Living Materials – The stuff the future is made of? International conference “Engineered Living Materials” paves the way
Self-ventilating sportswear, self-healing concrete walls, bio-plastics that dissolve after use, or implants for the long-term and personalized delivery of drugs to the body are just a few examples of the application of so-called “living materials”. The Leibniz ScienceCampus “Living Therapeutic Materials” based in Saarbrücken is dedicating this four-day international conference “Engineered Living Materials” to the topic.
It will take place in virtual form from May 4 to 7, 2021.
Just over a year ago, in February 2020, 100 experts met in Saarbrücken to shed light on the still young field of research from a wide variety of perspectives. The conference was the starting signal for a lively exchange within the new scientific community, and the wish for a repetition in the near future was already widely expressed on site. Admittedly, the Corona pandemic changed the general conditions and another meeting in Saarland became a distant prospect. But thanks to the possibilities now offered by the virtual world, more than 300 scientists accepted the organizers’ invitation to a second conference.
What are living materials? They consist of two components: living organisms such as yeasts or bacteria, which are intended to perform a specific function and are programmed accordingly, and a carrier material in which the living organisms are encased. The organisms have special metabolic properties and can produce a wide variety of substances, from inorganic salts to metal oxides and biopolymers to highly effective medical agents. This ability can be used to produce engineering and medical materials with novel functions that non-living materials do not possess. These include, for example, self-regeneration of the material after damage, flexible adaptation to environmental stimuli, or extreme longevity.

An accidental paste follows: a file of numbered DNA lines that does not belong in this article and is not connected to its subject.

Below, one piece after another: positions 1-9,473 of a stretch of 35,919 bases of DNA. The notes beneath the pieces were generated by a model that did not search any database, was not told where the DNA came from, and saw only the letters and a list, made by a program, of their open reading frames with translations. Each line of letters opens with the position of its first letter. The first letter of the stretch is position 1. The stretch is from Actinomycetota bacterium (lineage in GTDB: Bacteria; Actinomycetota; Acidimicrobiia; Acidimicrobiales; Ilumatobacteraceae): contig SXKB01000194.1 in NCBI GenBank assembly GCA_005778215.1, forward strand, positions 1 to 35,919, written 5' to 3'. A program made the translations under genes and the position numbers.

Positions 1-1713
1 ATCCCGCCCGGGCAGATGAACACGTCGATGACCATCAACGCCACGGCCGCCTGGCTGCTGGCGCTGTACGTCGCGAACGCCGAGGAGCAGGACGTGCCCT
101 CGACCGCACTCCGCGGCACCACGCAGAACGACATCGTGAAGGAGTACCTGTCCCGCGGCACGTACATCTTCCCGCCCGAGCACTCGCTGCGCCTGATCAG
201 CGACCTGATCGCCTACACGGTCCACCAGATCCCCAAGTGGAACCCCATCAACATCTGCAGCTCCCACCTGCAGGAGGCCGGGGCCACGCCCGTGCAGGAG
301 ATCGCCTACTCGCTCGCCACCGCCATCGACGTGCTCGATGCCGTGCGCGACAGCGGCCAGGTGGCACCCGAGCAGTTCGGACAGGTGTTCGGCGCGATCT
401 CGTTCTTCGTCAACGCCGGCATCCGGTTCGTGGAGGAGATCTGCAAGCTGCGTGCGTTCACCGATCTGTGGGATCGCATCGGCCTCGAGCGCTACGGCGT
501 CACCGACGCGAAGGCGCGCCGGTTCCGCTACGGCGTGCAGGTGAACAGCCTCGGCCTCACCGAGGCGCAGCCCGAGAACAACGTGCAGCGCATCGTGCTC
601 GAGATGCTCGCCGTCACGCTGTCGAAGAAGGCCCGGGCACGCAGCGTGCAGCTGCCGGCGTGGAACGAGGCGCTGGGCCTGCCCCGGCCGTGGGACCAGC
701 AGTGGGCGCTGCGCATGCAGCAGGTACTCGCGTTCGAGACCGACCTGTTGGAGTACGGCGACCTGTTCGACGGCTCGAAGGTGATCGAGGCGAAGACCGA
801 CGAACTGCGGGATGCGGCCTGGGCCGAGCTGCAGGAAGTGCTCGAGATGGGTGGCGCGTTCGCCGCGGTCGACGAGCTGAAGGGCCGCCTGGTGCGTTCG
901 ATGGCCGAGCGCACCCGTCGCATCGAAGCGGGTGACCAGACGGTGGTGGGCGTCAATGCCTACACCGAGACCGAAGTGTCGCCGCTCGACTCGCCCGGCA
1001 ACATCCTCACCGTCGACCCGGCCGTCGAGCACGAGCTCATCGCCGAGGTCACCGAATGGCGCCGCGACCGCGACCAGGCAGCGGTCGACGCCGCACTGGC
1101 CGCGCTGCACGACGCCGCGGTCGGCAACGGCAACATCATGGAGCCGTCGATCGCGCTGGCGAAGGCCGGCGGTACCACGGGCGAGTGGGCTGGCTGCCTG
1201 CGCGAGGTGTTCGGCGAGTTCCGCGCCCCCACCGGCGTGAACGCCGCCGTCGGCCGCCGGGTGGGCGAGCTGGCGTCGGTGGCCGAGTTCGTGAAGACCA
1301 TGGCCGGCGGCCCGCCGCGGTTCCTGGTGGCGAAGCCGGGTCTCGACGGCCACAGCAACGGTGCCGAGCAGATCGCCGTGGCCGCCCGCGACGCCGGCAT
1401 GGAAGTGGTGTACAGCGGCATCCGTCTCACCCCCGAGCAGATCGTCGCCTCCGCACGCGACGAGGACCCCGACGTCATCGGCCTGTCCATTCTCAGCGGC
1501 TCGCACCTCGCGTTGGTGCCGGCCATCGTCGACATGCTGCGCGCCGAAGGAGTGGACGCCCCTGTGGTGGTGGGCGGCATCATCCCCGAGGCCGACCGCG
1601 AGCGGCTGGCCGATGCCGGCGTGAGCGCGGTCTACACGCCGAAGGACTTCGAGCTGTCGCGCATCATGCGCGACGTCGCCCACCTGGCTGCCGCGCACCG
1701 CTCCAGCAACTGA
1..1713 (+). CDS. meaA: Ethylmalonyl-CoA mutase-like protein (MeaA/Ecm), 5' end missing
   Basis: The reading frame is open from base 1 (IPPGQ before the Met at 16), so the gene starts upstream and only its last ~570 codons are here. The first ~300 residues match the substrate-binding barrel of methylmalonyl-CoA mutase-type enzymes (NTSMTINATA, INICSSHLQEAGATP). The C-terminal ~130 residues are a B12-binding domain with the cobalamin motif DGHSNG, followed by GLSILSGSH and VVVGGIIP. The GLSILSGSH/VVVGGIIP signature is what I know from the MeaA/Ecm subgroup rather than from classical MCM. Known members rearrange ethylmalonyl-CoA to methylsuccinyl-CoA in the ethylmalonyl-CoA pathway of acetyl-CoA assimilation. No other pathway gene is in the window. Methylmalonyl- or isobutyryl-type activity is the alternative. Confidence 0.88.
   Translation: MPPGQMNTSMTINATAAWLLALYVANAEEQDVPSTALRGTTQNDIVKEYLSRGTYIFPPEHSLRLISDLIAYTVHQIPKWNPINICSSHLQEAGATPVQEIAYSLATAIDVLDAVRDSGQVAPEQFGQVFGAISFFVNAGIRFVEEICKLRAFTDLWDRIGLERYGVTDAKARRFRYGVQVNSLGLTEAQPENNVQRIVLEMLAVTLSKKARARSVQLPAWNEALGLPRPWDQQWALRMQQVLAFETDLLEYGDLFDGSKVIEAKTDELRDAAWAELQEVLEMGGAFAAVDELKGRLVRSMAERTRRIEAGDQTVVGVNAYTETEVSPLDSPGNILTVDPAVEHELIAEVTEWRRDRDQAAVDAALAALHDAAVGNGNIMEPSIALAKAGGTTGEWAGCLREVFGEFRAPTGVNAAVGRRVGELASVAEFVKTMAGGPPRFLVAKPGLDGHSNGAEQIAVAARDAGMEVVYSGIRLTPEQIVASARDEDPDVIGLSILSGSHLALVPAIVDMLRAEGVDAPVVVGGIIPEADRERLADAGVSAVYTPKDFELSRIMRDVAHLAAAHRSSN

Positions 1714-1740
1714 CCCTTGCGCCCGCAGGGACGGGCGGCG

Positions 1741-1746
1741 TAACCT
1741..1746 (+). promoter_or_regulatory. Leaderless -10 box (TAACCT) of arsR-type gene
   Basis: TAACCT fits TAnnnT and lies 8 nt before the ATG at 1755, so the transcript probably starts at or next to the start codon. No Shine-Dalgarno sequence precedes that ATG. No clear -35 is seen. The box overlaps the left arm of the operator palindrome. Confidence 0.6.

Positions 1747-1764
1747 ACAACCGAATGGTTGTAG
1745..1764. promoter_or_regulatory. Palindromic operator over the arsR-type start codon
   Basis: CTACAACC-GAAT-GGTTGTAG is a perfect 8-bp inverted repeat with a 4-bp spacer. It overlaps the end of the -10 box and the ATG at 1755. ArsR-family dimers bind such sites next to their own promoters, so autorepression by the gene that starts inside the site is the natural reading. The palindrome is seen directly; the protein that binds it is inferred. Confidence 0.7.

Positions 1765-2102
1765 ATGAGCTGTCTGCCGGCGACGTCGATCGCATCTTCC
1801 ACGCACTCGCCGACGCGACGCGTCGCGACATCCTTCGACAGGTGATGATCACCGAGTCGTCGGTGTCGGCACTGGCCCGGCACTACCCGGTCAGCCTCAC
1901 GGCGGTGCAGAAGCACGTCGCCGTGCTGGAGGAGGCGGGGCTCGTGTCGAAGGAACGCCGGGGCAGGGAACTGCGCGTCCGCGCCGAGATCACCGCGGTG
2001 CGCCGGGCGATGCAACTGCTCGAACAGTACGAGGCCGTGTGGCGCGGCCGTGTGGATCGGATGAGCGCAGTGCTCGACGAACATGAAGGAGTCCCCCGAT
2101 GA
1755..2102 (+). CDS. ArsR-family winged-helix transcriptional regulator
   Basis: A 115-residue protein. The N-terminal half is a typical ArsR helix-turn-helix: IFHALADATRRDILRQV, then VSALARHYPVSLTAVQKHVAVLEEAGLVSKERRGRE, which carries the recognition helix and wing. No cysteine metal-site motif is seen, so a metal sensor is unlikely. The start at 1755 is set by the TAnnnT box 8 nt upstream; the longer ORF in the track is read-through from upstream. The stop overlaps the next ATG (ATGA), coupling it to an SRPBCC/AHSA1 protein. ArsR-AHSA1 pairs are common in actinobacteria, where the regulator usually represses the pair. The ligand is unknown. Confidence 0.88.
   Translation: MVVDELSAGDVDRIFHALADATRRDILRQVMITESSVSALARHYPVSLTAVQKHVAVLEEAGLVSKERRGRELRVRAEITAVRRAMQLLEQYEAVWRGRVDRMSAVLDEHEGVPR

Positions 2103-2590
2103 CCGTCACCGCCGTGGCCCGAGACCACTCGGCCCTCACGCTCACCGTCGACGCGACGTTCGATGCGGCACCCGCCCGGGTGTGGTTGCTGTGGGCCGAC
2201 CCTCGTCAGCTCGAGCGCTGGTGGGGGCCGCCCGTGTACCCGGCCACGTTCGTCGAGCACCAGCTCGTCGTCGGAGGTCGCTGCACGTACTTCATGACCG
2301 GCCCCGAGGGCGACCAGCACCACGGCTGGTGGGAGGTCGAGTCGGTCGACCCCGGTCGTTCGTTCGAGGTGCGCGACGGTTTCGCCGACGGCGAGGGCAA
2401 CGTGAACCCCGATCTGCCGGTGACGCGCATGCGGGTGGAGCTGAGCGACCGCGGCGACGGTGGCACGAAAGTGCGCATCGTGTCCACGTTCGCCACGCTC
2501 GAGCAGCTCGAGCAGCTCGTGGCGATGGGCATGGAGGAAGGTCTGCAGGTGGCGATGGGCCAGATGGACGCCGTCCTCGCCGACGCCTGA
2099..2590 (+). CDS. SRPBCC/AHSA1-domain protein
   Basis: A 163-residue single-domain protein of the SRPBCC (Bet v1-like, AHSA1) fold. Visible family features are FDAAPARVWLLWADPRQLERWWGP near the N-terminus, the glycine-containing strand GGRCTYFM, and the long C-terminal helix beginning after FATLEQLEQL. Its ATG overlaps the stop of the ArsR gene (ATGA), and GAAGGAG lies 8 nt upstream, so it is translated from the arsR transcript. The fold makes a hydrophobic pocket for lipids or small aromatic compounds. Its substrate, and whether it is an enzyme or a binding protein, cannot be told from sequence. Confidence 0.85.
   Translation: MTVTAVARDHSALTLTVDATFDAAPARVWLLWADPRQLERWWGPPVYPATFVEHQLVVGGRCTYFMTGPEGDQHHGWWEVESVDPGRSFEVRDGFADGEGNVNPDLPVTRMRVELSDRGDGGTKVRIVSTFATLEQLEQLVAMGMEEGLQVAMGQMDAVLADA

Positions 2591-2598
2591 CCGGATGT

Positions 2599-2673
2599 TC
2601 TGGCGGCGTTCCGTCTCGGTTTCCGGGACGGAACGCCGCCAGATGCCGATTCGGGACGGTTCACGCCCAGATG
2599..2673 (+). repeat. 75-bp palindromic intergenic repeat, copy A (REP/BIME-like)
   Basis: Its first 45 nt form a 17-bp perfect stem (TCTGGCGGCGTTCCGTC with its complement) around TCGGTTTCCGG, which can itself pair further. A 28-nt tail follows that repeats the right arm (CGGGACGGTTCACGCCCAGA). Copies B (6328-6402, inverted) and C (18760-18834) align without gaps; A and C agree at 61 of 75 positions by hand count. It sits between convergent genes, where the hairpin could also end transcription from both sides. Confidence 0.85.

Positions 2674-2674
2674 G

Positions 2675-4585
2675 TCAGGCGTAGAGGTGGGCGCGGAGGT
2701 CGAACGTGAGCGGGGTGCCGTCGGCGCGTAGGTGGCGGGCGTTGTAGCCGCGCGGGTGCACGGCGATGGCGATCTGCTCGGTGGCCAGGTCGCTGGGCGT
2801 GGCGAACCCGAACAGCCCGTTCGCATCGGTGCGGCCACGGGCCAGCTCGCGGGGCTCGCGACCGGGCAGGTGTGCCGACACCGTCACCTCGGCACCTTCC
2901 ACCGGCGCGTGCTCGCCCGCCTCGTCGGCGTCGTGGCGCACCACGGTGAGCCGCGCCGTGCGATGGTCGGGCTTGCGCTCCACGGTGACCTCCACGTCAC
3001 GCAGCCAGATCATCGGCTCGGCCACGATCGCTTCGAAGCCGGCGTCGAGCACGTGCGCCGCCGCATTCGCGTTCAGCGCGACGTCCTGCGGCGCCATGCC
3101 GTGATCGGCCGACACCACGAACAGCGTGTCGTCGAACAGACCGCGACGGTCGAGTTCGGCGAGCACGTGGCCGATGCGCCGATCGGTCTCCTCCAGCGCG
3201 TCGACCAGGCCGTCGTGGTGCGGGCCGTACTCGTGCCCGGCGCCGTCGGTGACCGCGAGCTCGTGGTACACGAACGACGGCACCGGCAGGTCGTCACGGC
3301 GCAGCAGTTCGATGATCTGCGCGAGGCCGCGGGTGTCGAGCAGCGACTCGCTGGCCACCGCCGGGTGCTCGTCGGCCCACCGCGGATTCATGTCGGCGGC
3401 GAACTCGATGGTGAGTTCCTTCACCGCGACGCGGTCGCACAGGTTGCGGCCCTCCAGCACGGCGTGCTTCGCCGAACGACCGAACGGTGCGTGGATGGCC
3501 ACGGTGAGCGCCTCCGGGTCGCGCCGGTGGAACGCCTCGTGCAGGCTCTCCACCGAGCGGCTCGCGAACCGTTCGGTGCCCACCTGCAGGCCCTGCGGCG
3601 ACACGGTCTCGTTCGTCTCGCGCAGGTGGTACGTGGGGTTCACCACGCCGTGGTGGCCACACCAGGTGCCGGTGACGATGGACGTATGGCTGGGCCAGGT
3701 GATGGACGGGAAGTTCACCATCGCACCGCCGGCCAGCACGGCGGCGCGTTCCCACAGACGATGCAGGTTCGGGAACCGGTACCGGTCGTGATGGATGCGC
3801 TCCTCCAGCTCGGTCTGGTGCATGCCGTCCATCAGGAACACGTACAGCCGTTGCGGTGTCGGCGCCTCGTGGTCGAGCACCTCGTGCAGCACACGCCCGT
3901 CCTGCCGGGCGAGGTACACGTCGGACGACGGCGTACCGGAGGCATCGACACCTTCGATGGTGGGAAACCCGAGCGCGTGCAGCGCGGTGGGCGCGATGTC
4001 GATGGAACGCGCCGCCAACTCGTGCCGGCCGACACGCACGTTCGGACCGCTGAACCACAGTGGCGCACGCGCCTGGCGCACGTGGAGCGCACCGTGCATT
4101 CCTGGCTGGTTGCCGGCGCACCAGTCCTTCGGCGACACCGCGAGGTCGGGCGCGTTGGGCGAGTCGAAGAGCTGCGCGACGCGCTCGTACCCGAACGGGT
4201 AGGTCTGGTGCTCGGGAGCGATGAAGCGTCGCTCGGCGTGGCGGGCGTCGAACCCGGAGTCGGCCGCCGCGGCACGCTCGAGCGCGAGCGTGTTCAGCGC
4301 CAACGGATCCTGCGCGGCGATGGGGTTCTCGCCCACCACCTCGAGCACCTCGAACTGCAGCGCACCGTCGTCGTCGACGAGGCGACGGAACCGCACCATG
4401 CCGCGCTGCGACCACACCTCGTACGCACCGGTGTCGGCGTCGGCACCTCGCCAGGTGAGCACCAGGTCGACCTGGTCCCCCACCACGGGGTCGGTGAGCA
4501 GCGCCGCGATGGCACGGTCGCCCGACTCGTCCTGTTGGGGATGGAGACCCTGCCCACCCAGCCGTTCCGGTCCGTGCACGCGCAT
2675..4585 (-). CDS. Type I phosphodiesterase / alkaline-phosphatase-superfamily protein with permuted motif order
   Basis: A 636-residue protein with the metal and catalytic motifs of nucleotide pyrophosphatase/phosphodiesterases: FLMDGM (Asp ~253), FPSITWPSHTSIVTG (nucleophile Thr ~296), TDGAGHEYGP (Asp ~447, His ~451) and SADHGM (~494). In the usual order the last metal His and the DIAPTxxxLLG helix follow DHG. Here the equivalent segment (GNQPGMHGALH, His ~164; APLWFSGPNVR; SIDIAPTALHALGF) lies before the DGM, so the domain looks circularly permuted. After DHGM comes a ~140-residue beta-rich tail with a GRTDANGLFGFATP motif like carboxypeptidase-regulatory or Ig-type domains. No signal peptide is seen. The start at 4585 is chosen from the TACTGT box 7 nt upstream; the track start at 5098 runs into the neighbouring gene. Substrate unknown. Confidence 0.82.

Living materials can be designed for a variety of applications. It is therefore not surprising that the conference speakers belong to a wide variety of scientific disciplines: They range from medicine, synthetic biology, biotechnology and materials science to cybergenetics, computer science and materials design. “Especially in the field of living materials, it is important that researchers from different disciplines come together,” says Prof. Wilfried Weber, University of Freiburg, as one of the conference organizers. “This field thrives on innovatively combining the latest developments from materials science and biology. At the same time, however, requirements with regard to the safety and sustainability of the new materials must find their way in.” The European Innovation Council is also represented, as living materials have just been classified as an “innovation technology” by the EU.
Professor Aránzazu del Campo, spokesperson of the Leibniz ScienceCampus and Scientific Director at INM – Leibniz Institute for New Materials, also attaches importance to giving young scientists a chance to have their say: “Young, innovative research needs young, motivated people. Therefore it is important to us that scientists who are still at the beginning of their careers are able to present their work. In this way, we rejuvenate and broaden the community and initiate exchange between generations of researchers.”.
Dr. Shrikrishnan Sankaran, coordinator of the Leibniz ScienceCampus and a scientist at INM, sees great potential for the future: “So far, we have only scratched the surface of what else is possible with living materials. Although the research field is developing very quickly, we are still at the beginning, both in basic research and in applications. There is an exciting development ahead for living materials, and our conference will certainly make a major contribution to it.”
Your expert at INM:
Prof. Dr. Aránzazu del Campo
Spokesperson of the Leibniz ScienceCampus „Living Therapeutic Materials“
Scientific Director at INM – Leibniz-Institute for New Materials
Phone: +49 (0)681 9300 397
Information about the conference „Engineered Living Materials“
Information on the Leibniz ScienceCampus „Living Therapeutic Materials“
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